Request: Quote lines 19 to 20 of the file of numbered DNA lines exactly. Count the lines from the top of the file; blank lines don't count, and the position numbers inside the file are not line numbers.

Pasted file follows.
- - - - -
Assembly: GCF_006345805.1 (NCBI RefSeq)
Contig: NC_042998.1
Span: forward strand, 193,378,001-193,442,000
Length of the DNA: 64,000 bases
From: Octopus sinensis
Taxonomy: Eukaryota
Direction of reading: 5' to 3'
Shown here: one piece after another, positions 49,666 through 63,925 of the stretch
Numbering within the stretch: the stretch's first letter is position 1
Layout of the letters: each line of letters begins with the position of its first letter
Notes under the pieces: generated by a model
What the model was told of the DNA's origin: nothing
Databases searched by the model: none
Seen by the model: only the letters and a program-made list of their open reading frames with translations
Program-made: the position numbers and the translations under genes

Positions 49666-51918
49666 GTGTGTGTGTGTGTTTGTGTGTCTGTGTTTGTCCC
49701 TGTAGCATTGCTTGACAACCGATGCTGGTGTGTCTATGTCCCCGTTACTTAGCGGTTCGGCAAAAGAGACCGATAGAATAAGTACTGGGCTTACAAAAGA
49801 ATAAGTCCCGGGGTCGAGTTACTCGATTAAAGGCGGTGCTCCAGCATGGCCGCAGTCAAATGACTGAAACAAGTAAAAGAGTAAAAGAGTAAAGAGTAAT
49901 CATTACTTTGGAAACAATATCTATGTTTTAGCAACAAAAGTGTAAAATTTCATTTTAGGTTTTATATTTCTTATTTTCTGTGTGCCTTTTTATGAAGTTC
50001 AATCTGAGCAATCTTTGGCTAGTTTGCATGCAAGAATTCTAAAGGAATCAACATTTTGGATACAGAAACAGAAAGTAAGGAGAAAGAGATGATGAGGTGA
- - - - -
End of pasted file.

49801 ATAAGTCCCGGGGTCGAGTTACTCGATTAAAGGCGGTGCTCCAGCATGGCCGCAGTCAAATGACTGAAACAAGTAAAAGAGTAAAAGAGTAAAGAGTAAT
49901 CATTACTTTGGAAACAATATCTATGTTTTAGCAACAAAAGTGTAAAATTTCATTTTAGGTTTTATATTTCTTATTTTCTGTGTGCCTTTTTATGAAGTTC